The aftermath of COVID
Between 5-50% of COVID-19 survivors are estimated to develop long-COVID (LC), which includes diverse symptoms that can last months after the initial SARS-CoV-2 infection. These symptoms can involve the entire body, including the respiratory, neurological, cardiovascular, and gastrointestinal systems, and can be debilitating, greatly affecting the quality of life of individuals with LC and their families. Although the symptoms are well described, the cause of LC remains unclear, and consequently, many patients are undiagnosed and not properly treated. Identification of LC- specific biomarkers is therefore paramount to improving diagnosis and clinical management of the syndrome.
Understanding the current literature
The HLI’s Estefanía Espín, a Ph.D. student in Dr. Scott Tebbutt’s lab, and a Mitacs Accelerate intern at the PROOF Centre of Excellence, recently undertook a scoping review to describe the molecular and cellular biomarkers identified to date with potential use for diagnosis or prediction of LC. A scoping review is a way to present an overview of the large and diverse body of literature surrounding long-COVID research. This review was recently published at eBioMedicine, part of the Lancet Discovery Science series.
Conducted using the Joanna Briggs Institute (JBI) Methodology for Scoping Reviews, Espín, and colleagues, including Dr. Chengliang Yang at PROOF, performed a search in the MEDLINE and EMBASE databases, as well as in the grey literature for original studies, published until October 5th, 2022, reporting biomarkers identified in participants with LC symptoms (from all ages, ethnicities, and sex), with a previous infection of SARS-CoV-2.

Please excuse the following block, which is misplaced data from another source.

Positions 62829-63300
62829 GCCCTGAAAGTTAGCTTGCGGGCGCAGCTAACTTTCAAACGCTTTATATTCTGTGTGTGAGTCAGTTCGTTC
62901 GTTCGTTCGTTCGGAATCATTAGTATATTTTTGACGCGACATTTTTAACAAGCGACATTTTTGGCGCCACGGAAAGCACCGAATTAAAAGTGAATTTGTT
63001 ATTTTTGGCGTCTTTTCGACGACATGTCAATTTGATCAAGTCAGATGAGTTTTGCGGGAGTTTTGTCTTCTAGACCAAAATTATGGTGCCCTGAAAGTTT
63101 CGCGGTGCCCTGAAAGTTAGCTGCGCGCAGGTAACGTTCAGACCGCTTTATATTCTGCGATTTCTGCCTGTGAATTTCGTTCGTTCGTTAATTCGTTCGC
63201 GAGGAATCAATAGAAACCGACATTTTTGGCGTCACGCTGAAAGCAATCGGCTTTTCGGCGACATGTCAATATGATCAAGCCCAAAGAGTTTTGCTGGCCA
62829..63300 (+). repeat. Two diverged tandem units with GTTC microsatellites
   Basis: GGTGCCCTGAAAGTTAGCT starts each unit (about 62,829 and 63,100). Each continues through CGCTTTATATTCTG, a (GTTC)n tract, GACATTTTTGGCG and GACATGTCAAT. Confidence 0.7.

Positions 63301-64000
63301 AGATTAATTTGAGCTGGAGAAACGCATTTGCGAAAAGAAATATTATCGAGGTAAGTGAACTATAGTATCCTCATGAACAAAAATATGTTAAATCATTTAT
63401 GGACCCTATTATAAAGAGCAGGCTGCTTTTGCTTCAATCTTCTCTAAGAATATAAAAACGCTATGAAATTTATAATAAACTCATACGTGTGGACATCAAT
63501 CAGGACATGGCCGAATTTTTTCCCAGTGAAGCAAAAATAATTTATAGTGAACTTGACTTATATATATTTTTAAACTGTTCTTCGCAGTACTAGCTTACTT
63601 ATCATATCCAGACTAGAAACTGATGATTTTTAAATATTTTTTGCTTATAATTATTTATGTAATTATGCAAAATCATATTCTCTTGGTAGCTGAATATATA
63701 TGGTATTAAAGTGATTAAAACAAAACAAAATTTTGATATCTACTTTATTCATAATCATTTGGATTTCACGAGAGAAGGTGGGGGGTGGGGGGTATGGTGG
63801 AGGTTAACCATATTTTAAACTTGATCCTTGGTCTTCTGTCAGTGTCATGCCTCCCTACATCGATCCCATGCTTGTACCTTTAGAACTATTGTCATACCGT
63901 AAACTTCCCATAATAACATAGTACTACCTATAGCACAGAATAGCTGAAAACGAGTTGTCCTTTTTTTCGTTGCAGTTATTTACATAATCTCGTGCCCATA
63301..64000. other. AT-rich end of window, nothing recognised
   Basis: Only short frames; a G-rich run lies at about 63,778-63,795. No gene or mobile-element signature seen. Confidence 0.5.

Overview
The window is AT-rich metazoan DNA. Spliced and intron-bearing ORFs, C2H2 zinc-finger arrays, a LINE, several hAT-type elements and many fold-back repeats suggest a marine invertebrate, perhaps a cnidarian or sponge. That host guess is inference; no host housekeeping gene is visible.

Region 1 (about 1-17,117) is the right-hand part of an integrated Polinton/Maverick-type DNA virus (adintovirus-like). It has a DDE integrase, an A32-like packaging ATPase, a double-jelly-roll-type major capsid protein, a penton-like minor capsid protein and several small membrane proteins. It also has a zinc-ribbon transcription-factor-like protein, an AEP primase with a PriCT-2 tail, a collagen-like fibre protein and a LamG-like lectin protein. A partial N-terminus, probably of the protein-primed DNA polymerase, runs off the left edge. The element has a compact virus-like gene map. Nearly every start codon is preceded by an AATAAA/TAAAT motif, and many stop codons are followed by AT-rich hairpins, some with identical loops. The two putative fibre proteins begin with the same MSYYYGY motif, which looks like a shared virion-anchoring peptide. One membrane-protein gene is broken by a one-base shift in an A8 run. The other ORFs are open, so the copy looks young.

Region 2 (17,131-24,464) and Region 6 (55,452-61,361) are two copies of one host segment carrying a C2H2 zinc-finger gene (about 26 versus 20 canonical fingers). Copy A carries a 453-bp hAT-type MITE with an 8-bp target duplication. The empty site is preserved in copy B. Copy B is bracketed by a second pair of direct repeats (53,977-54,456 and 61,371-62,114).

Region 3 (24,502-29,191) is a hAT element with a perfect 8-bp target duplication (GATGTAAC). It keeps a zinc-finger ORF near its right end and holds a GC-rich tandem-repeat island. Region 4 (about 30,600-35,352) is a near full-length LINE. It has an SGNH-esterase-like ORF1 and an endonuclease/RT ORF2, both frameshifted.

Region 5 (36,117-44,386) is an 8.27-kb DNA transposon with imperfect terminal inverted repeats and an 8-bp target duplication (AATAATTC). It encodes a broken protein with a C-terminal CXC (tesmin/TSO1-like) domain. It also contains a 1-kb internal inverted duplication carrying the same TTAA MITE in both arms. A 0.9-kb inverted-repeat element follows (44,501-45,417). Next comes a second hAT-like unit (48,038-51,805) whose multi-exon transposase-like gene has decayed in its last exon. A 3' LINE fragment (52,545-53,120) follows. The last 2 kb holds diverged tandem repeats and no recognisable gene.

Potential biomarkers for long-COVID
In total, 23 cohort studies were identified, involving 2163 LC patients [median age 51·8 years, predominantly female sex (61·10%), white (75%), and non-vaccinated (99%)]. A total of 239 candidate biomarkers were identified, consisting mainly of immune cells, immunoglobulins, cytokines, and other plasma proteins. The candidate biomarkers compiled in the review point to LC resulting from an uncontrolled immune response, triggered by the initial viral infection, and characterized by specific immune signatures.
“An optimal biomarker should be objectively quantifiable, sensitive and specific, easily adapted into routine clinical practice, and detectable in easily accessible specimens. The pool of candidate biomarkers reported in my review were detected in blood samples and therefore could be established in quantifiable assays for clinical practice.”
Given the large number of biomarkers identified, more work is needed to identify those which could be used to stratify risk at SARS-CoV-2 infection onset, confirm LC diagnosis, and/or subset patients for specific interventions. This is work that Estefanía will continue during her Ph.D. project.
“As I continue my Ph.D. project, I will conduct qualitative research to inquire about the perspectives of long-COVID patients and clinicians about their needs in biomarkers research. Thus, the scoping review together with the qualitative research will allow me to have a complete landscape about LC biomarkers resulting in a relevant clinical question to be answered by biomarker development from molecular and cellular data.”Estefanía Espín, PhD candidate
Dr. Scott Tebbutt’s lab